At dawn every morning, Dave walks his two dogs and waters the plants. He spends most of the rest of his day tending to individual plants, ensuring each one is healthy. By the time they're ready for trimming, the number of workers on this farm more than quadruples with hourly workers, and the population of the Emerald Triangle itself explodes with an army of trimmers that spends weeks manicuring marijuana branches into ounce after ounce of shelf-ready buds. Until then, it's just Anton, Dave and Anton's brother Zach, who's permitted to leave the house only once a week to play golf. He practices his swing each evening by smashing balls into a large tree at the edge of the clearing.
"I've been here since March," Zach says. "It's a great spot, a great way to get out of the rat race, I guess." He also enjoys kayaking down the river in his free time, but there's never much of that to go around and even less once the summer growing season starts.
"It's beautiful up here," Zach says. "A beautiful prison."
* * *
The chain saws shred the morning silence shortly after breakfast, followed by the sound of the generator powering the wood chipper parked near the cabin by the river. For the next several hours, everyone on the property, with the exception of Dave, grabs fallen tree branches and tosses them in the chipper, which creates mounds of mulch on the edge of the clearing. The work stops when the drizzling rain, which began midmorning, turns to a downpour. It resumes after lunch, when the sun pokes through the clouds and once again burns off the mist.
Although it's messy, difficult work, everyone's stomach is stuffed, and nobody complains. Last year's crew was another matter entirely, Lucky recalls.
"Some of those guys were just a bunch of fucking whiners," he says. This place is five-star. I mean, look at the house—it's got showers, it's got cable, it's got wireless. What more do you need? A lot of people working up here are lucky to be living in tents all summer and shooting food out in the forest to survive. That crew didn't realize how lucky they had it. Now, they're calling back, trying to get jobs for this summer and being told they aren't needed."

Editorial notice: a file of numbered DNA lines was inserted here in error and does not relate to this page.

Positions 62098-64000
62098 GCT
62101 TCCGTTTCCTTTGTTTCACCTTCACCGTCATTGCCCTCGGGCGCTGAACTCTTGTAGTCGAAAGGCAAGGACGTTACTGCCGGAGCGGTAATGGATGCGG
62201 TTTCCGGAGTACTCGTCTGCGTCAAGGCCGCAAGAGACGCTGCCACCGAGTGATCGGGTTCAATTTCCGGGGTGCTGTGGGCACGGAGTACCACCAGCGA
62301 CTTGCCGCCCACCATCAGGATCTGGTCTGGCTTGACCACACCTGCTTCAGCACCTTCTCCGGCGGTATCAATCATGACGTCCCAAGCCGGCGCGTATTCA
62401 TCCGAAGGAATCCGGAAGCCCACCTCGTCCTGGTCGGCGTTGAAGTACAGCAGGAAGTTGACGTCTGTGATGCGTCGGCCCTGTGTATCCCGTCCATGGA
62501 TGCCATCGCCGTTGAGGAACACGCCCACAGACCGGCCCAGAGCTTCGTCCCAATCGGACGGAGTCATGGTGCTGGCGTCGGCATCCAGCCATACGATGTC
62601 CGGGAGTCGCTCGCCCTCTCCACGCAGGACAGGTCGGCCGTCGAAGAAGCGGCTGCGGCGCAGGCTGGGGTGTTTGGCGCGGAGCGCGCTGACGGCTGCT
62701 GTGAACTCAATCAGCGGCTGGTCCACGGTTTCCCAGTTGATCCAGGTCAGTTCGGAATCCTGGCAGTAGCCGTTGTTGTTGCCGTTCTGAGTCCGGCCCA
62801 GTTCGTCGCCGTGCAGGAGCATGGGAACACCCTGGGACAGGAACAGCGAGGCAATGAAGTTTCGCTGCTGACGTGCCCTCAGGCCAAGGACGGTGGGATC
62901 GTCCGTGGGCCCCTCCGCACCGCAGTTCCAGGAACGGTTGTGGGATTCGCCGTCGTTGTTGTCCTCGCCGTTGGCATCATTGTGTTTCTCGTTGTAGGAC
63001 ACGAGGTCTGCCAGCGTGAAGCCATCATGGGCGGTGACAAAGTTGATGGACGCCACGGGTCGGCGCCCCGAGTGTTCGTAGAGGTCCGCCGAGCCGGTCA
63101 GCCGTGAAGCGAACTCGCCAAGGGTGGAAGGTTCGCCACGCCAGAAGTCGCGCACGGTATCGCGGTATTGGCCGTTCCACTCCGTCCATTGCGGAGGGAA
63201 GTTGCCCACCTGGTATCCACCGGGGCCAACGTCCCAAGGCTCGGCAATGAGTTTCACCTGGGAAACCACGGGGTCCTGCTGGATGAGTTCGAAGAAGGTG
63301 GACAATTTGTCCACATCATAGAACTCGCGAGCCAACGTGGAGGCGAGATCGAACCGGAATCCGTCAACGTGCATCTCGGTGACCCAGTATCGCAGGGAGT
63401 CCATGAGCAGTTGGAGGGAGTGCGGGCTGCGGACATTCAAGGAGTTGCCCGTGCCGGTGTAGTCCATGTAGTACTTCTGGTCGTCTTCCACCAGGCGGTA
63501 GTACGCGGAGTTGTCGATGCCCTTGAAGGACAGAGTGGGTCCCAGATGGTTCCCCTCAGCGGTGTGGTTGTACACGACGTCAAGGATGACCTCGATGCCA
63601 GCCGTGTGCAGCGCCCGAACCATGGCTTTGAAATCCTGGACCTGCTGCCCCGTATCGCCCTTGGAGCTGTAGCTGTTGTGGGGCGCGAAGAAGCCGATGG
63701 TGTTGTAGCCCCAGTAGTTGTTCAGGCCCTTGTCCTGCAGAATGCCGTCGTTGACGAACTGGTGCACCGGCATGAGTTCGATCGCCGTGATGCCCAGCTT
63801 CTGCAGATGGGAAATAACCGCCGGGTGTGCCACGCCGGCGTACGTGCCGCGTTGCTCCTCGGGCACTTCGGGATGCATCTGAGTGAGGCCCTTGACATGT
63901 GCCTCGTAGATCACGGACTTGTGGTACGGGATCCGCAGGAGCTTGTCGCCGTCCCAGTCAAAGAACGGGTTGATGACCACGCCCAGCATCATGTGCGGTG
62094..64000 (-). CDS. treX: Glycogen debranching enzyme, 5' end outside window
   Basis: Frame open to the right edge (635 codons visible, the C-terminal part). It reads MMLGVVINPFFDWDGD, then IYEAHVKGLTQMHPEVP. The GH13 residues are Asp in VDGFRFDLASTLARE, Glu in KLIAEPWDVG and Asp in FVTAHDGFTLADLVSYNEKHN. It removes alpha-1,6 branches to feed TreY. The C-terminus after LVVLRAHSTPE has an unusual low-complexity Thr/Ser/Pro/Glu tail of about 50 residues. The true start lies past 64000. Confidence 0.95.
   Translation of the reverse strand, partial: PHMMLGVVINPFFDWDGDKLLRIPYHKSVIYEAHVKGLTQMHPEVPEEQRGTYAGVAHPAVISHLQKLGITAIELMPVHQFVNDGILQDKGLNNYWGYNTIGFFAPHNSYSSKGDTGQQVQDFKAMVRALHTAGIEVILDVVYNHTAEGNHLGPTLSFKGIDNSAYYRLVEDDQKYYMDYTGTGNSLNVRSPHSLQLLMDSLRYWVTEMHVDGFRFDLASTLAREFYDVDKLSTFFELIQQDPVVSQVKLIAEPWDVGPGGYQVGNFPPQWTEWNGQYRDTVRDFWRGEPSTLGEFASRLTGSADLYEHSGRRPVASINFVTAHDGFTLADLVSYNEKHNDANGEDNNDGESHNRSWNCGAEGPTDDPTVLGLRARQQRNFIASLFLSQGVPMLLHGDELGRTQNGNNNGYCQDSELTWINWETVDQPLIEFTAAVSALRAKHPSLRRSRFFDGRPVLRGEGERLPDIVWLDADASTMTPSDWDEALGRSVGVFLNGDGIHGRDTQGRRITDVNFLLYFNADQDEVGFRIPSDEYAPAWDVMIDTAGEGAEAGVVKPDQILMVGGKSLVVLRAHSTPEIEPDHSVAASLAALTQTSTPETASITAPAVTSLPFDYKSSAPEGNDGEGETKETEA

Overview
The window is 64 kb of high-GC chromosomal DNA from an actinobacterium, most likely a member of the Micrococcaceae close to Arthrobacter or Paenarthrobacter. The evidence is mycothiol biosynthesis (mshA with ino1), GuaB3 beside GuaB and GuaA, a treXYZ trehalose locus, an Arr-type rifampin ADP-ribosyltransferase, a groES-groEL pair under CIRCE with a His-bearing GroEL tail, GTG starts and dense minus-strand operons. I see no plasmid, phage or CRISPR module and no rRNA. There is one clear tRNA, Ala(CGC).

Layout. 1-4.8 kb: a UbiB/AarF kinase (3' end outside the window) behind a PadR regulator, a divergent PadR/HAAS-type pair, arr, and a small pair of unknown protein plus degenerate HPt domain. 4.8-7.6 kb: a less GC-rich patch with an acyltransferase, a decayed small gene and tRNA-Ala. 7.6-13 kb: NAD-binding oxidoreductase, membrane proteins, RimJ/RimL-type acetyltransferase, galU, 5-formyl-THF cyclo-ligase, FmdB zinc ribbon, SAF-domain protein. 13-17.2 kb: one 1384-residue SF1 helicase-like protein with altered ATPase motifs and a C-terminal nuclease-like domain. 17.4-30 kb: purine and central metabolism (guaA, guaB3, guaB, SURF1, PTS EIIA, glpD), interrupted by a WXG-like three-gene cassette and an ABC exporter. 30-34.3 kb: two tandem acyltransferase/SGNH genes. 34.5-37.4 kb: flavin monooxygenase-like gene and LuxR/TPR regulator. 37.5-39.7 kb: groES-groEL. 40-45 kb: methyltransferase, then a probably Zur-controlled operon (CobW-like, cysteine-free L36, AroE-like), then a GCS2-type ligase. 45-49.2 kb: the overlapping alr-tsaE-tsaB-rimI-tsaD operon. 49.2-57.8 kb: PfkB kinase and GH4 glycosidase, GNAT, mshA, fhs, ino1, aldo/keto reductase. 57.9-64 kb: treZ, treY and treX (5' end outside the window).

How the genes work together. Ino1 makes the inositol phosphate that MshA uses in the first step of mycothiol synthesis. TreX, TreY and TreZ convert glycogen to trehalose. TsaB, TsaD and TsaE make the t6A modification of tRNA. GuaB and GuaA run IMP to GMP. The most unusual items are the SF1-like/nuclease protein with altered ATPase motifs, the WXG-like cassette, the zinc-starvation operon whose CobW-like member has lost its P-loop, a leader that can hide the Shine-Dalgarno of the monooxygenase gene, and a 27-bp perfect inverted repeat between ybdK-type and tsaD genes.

According to Lucky, it takes two to three experienced trimmers all day to trim just 4 pounds of marijuana. That's why, at harvest time, the Emerald Triangle is swollen with hippie kids from all over the country eager to cash in on the hourly wages, knowing full well they'll get to smoke marijuana the entire time and, if they work hard, end up with a nice bonus, like an ounce or so of weed.
At the end of last year's harvest, Anton and Lucky realized their trimmers had left more than 50 pounds of decent pot lying on the cutting-room floor simply because they were too lazy to trim it. The buds didn't go to waste; now, they're being rolled into joints several times per day and are expected to last through the summer. "You have to have a small, tight, trustworthy team," Lucky says. "You don't want a mutiny on your hands, or people ripping you off, or maybe just taking off and telling the cops. It takes a lot of fucking work to run a farm like this."
Just as important as worker morale, Lucky says, is making sure the plants remain healthy and produce the highest-yield crop possible. This is the job of Dave the horticulturalist, who speaks in a soft, mid-Atlantic accent and always seems to have a pair of fingernail-trimming scissors in his hand, whether to clip unproductive branches off the pot plants he's growing or to snip up a joint's worth of weed when his work is done.
Dave has his portable stereo turned up so the plants can hear the Puccini opera he's playing above the deafening roar outside. He explains that the 5-foot-to-6-foot plants that fill the three greenhouses were all tiny plants just 6 inches tall only four months ago; these are the Sour Diesel clones, which Lucky instructed him to reproduce. To clone a marijuana plant, Dave explains, you clip a branch from the original containing three or four nodes, dip the twig in a rooting-hormone solution, clip the leaves to prevent them from sucking up too much water in the crucial first few days, and finally scrape the bottom of the stem to create injuries, which help the plant develop roots.